Kirsten Green is my best friend.
Kirsten Green has gone missing.
I killed Kirsten Green.
Seventeen-year-old Hayley Reynolds is unwanted at home, and an outsider at school. Pushed away by her best friend Kirsten Green, she makes a deliberate, chilling decision – if Kirsten can’t belong to her, then she won’t belong to anyone…
DI Beverley Samuels has the body of a schoolgirl on her hands – a murder that brings back the hauntingly painful memories of the case she’s tried so desperately to forget. There’s something deeply disturbing about this crime – and yet with little hard evidence it’s up to her to decide who she will believe…
I’m not going to lie – this is a gorgeous cover. It’s initially what drew me to the book in the first place. Which is a good thing becuase it made me want to read the blurb and the blurb intrigued me enough to request the book from Netgalley.
Hayley Reynolds is quite a character. Half the time you don’t know if she’s lying or being truthful, although you figure out quite quickly that she’s not very trustworthy. It was annoying in so many ways for the first half of the book, this constant lying and then retracting. But, as you find out more and more about her history – her mother’s ‘illness’ and the reasons why her father left – the pieces begin to fall into place. By the end, when you find out the truth about the baby, I almost felt sorry for her. Almost, becuase she’s rational enough to know that the things she’s doing are wrong and does them anyway. While it makes for a great story, it also makes it difficult for me to feel any sympathy for her.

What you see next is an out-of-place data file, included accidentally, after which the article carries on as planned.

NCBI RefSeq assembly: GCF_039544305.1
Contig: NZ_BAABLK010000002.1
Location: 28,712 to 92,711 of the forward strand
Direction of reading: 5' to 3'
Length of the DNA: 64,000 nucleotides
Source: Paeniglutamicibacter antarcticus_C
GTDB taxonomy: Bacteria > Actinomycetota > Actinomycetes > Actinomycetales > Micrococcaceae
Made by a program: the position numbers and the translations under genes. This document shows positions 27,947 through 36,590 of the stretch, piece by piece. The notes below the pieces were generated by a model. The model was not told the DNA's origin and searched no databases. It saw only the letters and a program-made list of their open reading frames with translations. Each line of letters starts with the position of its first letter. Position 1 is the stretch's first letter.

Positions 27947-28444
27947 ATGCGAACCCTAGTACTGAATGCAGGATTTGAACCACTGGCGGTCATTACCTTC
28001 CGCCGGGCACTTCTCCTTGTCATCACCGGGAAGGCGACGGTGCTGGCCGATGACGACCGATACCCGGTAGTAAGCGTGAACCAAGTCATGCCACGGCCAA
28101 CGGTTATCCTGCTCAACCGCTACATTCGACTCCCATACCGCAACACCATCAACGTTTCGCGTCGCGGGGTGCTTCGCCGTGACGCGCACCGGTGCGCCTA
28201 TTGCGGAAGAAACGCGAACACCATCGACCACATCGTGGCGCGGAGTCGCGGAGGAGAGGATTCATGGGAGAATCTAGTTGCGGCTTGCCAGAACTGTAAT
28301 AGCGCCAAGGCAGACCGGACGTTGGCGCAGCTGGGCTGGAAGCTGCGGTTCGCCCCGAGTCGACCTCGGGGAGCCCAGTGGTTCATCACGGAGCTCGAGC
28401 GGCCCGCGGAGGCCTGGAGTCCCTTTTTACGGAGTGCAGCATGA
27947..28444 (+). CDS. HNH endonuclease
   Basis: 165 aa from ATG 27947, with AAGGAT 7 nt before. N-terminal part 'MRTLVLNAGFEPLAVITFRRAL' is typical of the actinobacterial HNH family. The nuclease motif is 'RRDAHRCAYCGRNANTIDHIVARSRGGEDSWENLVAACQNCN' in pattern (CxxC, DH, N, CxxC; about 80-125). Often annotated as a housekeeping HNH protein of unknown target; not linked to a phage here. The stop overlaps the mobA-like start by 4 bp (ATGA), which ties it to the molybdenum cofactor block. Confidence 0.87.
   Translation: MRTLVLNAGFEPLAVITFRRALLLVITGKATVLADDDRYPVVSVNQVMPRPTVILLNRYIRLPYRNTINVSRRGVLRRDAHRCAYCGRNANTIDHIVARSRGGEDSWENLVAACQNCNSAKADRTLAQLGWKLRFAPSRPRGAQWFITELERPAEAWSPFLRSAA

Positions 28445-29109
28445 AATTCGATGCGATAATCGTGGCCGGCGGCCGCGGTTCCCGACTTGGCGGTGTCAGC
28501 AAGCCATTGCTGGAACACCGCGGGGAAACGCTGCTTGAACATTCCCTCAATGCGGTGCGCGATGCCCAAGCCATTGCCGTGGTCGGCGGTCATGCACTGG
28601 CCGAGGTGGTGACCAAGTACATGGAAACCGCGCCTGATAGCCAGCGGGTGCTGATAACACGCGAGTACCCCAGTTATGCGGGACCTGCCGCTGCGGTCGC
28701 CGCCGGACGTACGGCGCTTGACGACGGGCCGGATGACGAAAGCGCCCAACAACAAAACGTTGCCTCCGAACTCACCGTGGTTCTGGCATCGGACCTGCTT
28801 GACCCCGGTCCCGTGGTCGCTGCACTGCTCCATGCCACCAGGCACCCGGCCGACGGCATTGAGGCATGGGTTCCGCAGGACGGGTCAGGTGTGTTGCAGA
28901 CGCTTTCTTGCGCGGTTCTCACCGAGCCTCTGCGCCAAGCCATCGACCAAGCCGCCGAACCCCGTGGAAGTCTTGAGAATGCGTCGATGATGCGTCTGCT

Beverly Samuels is another story. While she is also a fascinating character, her motives are much easier to undestand. The guilt she carries from a previous case cause her to overthink everything she and everyone else says and does. With her previous inaction having resulted in a teenaged girl dying, she’s determined to not make the same mistake again. Sadly, her narrow-minded approach causes something much worse to happen this time around. While she’s not totally at fault, Hayley’s quite believable when she wants to be, if she’d had a bit of a more open-minded approach, maybe she would have seen the truth sooner.
Both Hayley and Beverly are a mess emotionally, although their reasons are very different from each other. Hayley’s lies and Beverly’s obsession with finding the truth lead the two into a convoluted dance of truth and falsehoods. At times, this back and forth between them, as well as Hayley and her mother’s boyfriend, Mike, cause the story to drag. The characters are too busy scene setting to move the plot along. I wasn’t sure why some of the characters were even there, honestly. That said, the premise was fascinating. The idea of a teenaged psychopath is terrifying and lends to a dark, intense story. Despite not wanting to dream a sixteen-year-old is capable of the things Hayley does, in today’s world, it’s all too believable.
Thank you to Netgalley and the publisher, Aria, for this advanced copy of the book for review.